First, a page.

However, as the saying goes, love conquers all and two couples in Leeds have vowed that coronavirus won’t combat cupid for them this year.
For two years Sam Reardon, 23, and his bride-to-be, Terelle William-Gordon, 25, have had their hearts set on getting married on March 13 - the anniversary of when they got together.
They had planned for the wedding ceremony and reception to be held at Oulton Hall for 100 people complete with a big band, family staying over and cake favours for all the guests followed by a honeymoon trip to Jamaica.
However, as lockdown restrictions continued and escalated, the guest list went from 100, to 40, to 30, 15 and now it might be six - or zero. The holiday and the payment for that have already been lost.
But, if it ends up just being the Morley couple and no guests on March 13, they want to go ahead.
Sam, a mortgage broker, said: “We have been waiting two years and don’t want to wait anymore. By the time we re-book it, it could be another year. We just want to get married and we will have a reception at a later date.
“If it is six people, we will have our parents. If it is 15 we can invite brothers, sisters and grandparents but I am not holding my breath for that.
“I am quite a simple guy but Terelle wanted a big day, but realised last year, it is whatever it is if we can at least get married.”
Reeling from the after effects of a previously abusive relationship, she met her husband-to-be, Adrian Geary at a house party just days before lockdown was imposed last March. She wasn’t looking for love and was settled into re-building her life on her own.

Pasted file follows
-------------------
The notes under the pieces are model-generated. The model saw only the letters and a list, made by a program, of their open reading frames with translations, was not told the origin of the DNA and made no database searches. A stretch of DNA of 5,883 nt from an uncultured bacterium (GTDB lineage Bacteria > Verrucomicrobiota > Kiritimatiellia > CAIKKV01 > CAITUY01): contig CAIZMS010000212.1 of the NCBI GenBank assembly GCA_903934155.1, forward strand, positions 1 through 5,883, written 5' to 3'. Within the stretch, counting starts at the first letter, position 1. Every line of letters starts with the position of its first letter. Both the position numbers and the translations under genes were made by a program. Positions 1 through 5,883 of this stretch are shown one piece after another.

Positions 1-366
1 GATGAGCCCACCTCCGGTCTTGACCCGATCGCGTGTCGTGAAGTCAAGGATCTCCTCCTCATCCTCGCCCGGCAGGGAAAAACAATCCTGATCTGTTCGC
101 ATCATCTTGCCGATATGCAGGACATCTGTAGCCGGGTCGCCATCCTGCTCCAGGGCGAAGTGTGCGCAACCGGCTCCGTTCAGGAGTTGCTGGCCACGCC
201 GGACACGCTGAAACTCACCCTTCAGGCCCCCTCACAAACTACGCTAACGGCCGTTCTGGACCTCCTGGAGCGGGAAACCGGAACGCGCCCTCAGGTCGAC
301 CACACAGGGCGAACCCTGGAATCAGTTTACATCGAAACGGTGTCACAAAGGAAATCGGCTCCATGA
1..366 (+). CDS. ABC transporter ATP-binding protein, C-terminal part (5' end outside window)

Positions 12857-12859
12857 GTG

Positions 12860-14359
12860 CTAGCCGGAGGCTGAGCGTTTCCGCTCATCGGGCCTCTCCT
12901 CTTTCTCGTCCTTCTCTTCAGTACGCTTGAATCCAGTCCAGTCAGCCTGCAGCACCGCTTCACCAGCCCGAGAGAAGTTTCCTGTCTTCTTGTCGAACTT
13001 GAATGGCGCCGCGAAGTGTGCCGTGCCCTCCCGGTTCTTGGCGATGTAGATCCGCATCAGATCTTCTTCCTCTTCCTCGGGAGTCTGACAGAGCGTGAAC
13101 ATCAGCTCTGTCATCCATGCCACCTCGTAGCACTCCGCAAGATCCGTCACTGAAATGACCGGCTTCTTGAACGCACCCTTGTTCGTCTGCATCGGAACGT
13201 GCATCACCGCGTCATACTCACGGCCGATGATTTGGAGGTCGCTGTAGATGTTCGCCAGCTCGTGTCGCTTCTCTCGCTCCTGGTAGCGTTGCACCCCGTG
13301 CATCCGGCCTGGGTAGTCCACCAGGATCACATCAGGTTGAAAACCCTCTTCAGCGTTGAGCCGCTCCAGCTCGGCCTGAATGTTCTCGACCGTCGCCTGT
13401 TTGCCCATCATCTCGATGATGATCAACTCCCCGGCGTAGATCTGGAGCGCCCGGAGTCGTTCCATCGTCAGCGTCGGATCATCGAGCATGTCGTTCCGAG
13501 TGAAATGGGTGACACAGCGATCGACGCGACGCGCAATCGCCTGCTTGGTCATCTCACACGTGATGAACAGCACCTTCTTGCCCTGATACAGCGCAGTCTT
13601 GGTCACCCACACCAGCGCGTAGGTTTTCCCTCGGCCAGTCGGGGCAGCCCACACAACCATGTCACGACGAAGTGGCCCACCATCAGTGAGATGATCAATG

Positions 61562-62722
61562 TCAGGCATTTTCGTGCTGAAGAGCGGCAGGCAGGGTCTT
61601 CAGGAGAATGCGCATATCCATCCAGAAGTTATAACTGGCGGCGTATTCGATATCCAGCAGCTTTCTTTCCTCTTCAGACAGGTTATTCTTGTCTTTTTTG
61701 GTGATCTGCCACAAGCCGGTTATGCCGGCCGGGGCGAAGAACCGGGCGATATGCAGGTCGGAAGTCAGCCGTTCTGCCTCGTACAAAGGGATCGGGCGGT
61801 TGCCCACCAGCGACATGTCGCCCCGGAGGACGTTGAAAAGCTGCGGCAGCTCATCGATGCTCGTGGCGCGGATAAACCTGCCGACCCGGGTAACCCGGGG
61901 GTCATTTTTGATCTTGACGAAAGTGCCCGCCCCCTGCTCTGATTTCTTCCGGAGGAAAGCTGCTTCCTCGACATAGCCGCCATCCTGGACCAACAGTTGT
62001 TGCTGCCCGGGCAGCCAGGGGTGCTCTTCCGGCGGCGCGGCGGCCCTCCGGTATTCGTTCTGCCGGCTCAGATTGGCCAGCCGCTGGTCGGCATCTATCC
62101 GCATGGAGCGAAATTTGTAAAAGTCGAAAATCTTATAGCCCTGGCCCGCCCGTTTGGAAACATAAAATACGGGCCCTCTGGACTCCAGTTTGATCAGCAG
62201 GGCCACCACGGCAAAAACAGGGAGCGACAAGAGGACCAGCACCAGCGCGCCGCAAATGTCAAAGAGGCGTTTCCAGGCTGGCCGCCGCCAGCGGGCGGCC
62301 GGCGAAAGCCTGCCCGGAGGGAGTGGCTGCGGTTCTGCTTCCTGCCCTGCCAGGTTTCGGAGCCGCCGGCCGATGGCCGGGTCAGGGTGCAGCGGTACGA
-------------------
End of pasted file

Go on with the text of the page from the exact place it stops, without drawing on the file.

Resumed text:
However, the pair hit it off and stayed in touch with plans to date. However, the lockdown that came just days later left them with the choice of isolating themselves together - or not seeing each other anymore.
So, Adrian and his son moved into her home at Horbury in Wakefield - and never left. He proposed last June and the couple are set to get wed on March 31.
Joanna, 33, said: “We were in a predicament - do we isolate together or not see each other? I thought for the first time in two years after everything I have been through, I was willing to give it a go.
“I had got to a point where I was ready for my happy ending. We will get married just the two of us and have a big do when we can. I am just so excited to be a wife, I am so proud of him.
“If it was not for COVID this would not have happened. We would have eventually lived together but this gave us that push.
“People think we are bonkers, but it just works.”
The change in traditional weddings and couples having to put plans on hold has also led to calls for the laws to change.
With many venues closed or subject to restrictions and increased costs The Law Commission wants to see changes in England and Wales to marry at home, outdoors - and even remotely.
The Ministry of Justice said it wanted to ensure the law "better reflects modern society" while the Law Commission said the pandemic had highlighted the laws, some of which date back to the 19th Century, were "ancient" and "unnecessarily restrictive" and had led to weddings becoming more expensive.
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